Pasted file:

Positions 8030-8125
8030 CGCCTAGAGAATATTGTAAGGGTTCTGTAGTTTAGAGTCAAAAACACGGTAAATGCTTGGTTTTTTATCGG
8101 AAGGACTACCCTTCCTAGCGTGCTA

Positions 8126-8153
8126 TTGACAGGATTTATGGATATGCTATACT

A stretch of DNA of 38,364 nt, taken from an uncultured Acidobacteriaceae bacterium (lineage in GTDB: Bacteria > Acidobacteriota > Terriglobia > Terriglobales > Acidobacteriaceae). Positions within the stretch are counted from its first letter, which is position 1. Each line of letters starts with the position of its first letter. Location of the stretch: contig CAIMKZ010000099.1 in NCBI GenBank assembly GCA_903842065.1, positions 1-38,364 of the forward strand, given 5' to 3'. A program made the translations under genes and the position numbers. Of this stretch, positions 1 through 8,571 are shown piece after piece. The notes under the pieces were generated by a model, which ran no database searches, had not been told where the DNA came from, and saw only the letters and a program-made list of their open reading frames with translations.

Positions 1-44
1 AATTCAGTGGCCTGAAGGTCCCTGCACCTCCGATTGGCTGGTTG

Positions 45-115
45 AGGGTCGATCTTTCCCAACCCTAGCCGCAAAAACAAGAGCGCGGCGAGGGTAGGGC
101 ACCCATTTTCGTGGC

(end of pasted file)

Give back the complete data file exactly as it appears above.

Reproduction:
Positions 8030-8125
8030 CGCCTAGAGAATATTGTAAGGGTTCTGTAGTTTAGAGTCAAAAACACGGTAAATGCTTGGTTTTTTATCGG
8101 AAGGACTACCCTTCCTAGCGTGCTA

Positions 8126-8153
8126 TTGACAGGATTTATGGATATGCTATACT

A stretch of DNA of 38,364 nt, taken from an uncultured Acidobacteriaceae bacterium (lineage in GTDB: Bacteria > Acidobacteriota > Terriglobia > Terriglobales > Acidobacteriaceae). Positions within the stretch are counted from its first letter, which is position 1. Each line of letters starts with the position of its first letter. Location of the stretch: contig CAIMKZ010000099.1 in NCBI GenBank assembly GCA_903842065.1, positions 1-38,364 of the forward strand, given 5' to 3'. A program made the translations under genes and the position numbers. Of this stretch, positions 1 through 8,571 are shown piece after piece. The notes under the pieces were generated by a model, which ran no database searches, had not been told where the DNA came from, and saw only the letters and a program-made list of their open reading frames with translations.

Positions 1-44
1 AATTCAGTGGCCTGAAGGTCCCTGCACCTCCGATTGGCTGGTTG

Positions 45-115
45 AGGGTCGATCTTTCCCAACCCTAGCCGCAAAAACAAGAGCGCGGCGAGGGTAGGGC
101 ACCCATTTTCGTGGC